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New Chief in K.C.
Defensive expert Cunningham promises revived offense
Posted: Saturday January 23, 1999 08:17 AM
KANSAS CITY, Mo. (AP) -- Gunther Cunningham figures that having spent his coaching career plotting how to stop an offense, he's learned a little bit about how to make one go.
"I really believe I have a creative mind in the game of football, whether it's offense or defense," Cunningham said Friday after he was promoted from defensive coordinator of the Kansas City Chiefs to head coach to succeed Marty Schottenheimer.
Chiefs president and general manager Carl Peterson said Cunningham had "unbelievable thoughts" about offense, presumably all of them good thoughts as he takes over a 7-9 team that apparently wore down Schottenheimer after 10 seasons.
Cunningham's defensive credentials are impeccable -- the Chiefs led the NFL in scoring defense in 1995 and 1997, and lead the AFC since 1995 with a plus-30 in turnover margin.
Any worry that Cunningham would have trouble devising an offense was overwhelmed by the respect that he has earned within the organization and among the players.
"He is a player's coach," Peterson said. "They listen to him because they respect him. He will get them to respond."
That became an issue amid the signs -- an embarrassing display of poor sportsmanship on Monday night, NFL records in penalties -- that Schottenheimer had lost control of the team.
"I think we've got good football players," Cunningham said. "I'm looking forward to making our football players play the game the way I believe it should be played. I think they're trying to come back and show everybody what they can do."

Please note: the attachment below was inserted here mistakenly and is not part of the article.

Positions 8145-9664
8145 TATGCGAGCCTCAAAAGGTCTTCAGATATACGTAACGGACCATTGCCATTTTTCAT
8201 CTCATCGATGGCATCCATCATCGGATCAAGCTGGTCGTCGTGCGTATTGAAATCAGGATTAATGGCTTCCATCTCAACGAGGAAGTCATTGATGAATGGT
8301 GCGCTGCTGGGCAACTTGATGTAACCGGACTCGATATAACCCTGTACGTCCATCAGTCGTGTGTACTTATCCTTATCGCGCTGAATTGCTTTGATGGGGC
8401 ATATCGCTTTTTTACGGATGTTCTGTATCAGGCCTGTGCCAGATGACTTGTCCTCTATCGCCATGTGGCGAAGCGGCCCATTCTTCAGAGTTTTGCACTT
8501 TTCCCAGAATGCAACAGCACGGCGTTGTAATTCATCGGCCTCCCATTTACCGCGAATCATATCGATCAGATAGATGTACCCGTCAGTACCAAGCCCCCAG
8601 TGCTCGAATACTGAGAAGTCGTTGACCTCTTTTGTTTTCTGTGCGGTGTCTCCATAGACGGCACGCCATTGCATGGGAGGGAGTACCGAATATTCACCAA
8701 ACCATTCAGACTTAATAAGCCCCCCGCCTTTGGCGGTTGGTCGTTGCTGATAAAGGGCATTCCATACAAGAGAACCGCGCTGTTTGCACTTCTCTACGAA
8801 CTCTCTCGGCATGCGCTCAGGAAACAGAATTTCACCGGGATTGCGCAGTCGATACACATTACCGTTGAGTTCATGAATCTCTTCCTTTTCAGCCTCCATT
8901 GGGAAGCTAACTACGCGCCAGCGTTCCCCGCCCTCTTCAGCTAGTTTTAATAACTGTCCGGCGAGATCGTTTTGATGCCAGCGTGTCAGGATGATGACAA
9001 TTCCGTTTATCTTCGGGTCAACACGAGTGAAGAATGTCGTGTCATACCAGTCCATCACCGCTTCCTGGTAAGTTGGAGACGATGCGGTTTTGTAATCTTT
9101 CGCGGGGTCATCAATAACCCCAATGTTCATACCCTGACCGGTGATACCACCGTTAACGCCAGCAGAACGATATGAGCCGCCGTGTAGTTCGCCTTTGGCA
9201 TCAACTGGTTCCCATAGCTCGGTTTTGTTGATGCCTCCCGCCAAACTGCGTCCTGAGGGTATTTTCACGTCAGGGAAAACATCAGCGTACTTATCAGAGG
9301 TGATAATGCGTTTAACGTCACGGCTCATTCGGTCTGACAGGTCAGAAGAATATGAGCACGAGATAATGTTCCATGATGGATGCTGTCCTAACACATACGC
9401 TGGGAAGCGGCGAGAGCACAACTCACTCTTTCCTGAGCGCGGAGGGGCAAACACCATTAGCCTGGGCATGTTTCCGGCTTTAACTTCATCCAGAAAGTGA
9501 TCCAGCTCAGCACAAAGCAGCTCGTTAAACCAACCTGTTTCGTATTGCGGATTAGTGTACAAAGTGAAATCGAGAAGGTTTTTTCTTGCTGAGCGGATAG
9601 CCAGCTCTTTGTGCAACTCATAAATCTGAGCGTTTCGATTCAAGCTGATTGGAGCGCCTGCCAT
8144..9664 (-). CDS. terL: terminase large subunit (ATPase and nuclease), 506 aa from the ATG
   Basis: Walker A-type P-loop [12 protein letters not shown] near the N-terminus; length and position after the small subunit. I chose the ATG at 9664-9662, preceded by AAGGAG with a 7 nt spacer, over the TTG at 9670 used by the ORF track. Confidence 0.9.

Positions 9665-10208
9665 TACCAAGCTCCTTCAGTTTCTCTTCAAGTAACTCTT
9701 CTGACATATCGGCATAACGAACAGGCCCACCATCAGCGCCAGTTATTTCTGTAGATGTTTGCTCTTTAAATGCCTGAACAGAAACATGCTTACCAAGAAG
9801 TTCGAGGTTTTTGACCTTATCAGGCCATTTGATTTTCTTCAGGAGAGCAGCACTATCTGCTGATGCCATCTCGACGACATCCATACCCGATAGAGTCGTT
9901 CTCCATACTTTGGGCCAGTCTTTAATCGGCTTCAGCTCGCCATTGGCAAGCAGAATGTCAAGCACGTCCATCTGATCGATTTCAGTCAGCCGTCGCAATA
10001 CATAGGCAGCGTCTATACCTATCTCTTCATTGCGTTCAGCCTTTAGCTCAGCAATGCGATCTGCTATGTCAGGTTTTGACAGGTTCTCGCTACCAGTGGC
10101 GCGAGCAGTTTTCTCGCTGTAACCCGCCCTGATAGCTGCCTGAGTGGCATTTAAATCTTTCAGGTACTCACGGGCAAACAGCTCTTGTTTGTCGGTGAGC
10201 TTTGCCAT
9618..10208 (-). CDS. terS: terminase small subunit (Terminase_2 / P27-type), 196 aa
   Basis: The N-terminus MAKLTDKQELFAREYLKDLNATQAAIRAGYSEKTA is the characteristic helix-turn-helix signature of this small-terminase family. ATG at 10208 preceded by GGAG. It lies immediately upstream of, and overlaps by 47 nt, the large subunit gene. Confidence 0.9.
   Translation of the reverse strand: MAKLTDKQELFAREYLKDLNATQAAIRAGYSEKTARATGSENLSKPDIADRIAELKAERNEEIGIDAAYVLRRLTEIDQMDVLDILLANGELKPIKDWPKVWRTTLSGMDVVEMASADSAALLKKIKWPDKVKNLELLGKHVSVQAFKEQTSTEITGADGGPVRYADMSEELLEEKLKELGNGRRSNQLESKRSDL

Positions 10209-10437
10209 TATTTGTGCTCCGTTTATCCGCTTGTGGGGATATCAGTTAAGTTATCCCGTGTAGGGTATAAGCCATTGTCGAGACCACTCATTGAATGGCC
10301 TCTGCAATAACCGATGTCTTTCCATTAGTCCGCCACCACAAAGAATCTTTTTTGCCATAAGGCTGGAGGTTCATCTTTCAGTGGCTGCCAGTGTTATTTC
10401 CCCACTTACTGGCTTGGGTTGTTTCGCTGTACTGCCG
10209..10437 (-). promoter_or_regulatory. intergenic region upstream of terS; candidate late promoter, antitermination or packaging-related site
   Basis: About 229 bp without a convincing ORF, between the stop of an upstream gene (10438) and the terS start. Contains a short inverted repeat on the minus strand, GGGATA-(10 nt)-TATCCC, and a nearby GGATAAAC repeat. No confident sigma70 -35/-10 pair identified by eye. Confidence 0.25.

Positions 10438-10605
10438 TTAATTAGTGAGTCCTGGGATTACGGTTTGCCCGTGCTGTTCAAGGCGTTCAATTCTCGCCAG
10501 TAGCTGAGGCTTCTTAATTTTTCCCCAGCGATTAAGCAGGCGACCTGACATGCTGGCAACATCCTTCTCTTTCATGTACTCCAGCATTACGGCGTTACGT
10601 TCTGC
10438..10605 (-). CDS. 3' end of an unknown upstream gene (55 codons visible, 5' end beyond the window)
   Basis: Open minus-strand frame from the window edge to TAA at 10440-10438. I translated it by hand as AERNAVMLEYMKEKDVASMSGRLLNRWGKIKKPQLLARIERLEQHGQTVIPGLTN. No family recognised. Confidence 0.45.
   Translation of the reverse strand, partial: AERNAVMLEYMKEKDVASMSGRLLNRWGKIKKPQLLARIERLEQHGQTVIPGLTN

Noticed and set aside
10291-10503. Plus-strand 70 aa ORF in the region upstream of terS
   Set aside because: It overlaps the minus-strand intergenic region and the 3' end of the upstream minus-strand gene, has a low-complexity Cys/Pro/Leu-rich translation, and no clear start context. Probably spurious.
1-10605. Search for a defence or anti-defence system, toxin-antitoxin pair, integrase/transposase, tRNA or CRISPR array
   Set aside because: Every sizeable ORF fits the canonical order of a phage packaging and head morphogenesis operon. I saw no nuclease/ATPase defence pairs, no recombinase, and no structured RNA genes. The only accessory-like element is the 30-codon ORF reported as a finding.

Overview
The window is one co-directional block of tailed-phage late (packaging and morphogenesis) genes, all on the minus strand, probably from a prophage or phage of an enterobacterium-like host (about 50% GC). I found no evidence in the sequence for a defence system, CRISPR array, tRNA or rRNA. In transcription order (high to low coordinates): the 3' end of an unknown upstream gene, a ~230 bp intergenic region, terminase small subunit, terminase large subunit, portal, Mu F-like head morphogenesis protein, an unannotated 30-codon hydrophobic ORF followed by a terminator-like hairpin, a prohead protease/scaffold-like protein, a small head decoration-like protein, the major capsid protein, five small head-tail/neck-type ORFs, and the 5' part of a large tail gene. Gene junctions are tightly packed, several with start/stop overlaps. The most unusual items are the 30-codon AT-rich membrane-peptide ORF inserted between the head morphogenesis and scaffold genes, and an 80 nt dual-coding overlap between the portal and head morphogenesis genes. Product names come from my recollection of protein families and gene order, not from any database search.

Cunningham said there would be no change from Schottenheimer's decision that Elvis Grbac is the "quarterback of the future," although he has been injured in each of the past two seasons.
Backup Rich Gannon played well last year even after Grbac had recovered from an opening game shoulder injury. Gannon, a free agent, is likely to sign with a team that will give him an opportunity to be a starter.
"What are we going to do on offense? Well, I think I've got an idea or two since I've practiced this trade for 18 years in how to stop them," Cunningham said. "I believe I know what it takes to move the football. I think we have tremendous players here. We can be explosive on offense."
On defense, Cunningham said he was confident that Derrick Thomas can come back from a poor season. The Chiefs devised an alignment they thought would maximize Thomas' pass-rushing ability, but it was a failure and Cunningham said the team would likely return to a more standard alignment that had Thomas back at linebacker.
"I know Derrick Thomas can still make the plays," Cunningham said.
Cunningham, 52, was born in Germany and becomes the fourth foreign-born coach in NFL history.
He began his coaching career in 1969 at Oregon, his alma mater, and became a pro coach with the Hamilton Tiger-Cats of the CFL in 1981. He was a defensive assistant with the Colts, San Diego Chargers and Los Angeles Raiders before joining Schottenheimer's staff in 1995.
He had also been considered a leading candidate for the Chicago Bears' job.
Cunningham admits to being an emotional coach and says that will not change.
"I am euphoric at finally getting this opportunity," said Cunningham, who moved to the United States at the age of 12 when his mother married an American serviceman.
"I have sat through meeting after meeting after meeting to learn and learn and I am ready to put my mark on a football team. I happen to wear my feelings on my sleeve. I will not change," he said.
"Players will play for him," said Chiefs second-year running back Rashaan Shehee. "When you're doing something wrong he'll explain it to you, but if he has to get in your face, he'll get in your face. When you're doing something right, he'll pat you on the back."
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